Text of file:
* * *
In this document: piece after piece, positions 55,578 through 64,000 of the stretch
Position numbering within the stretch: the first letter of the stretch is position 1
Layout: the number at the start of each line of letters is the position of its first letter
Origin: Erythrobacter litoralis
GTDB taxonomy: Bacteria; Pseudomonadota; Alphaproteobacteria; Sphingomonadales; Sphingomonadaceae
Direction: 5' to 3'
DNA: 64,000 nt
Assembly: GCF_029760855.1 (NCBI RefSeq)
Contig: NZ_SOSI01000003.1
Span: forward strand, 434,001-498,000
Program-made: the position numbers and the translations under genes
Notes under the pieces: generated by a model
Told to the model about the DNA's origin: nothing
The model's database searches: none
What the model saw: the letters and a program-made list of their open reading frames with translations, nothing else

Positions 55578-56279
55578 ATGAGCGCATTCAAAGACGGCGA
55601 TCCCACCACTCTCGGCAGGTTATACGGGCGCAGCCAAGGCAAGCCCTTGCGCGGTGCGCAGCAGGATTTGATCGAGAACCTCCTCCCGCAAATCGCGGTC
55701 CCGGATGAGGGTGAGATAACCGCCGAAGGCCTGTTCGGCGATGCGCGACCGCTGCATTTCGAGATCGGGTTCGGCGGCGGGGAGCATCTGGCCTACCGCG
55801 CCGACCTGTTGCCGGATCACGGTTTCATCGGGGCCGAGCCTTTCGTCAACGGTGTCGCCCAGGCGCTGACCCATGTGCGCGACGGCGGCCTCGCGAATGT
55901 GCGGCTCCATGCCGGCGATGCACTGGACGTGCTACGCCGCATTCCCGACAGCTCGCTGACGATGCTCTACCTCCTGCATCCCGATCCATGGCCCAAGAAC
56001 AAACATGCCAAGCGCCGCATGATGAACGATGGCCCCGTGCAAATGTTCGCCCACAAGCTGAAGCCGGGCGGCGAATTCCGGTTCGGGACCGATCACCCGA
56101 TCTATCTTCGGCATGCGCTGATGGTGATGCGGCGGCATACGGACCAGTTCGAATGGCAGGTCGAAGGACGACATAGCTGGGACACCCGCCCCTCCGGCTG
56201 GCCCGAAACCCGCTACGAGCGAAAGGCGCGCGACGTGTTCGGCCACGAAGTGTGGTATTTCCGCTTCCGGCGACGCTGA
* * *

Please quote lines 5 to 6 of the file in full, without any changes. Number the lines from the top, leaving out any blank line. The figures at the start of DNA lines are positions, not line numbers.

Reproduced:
GTDB taxonomy: Bacteria; Pseudomonadota; Alphaproteobacteria; Sphingomonadales; Sphingomonadaceae
Direction: 5' to 3'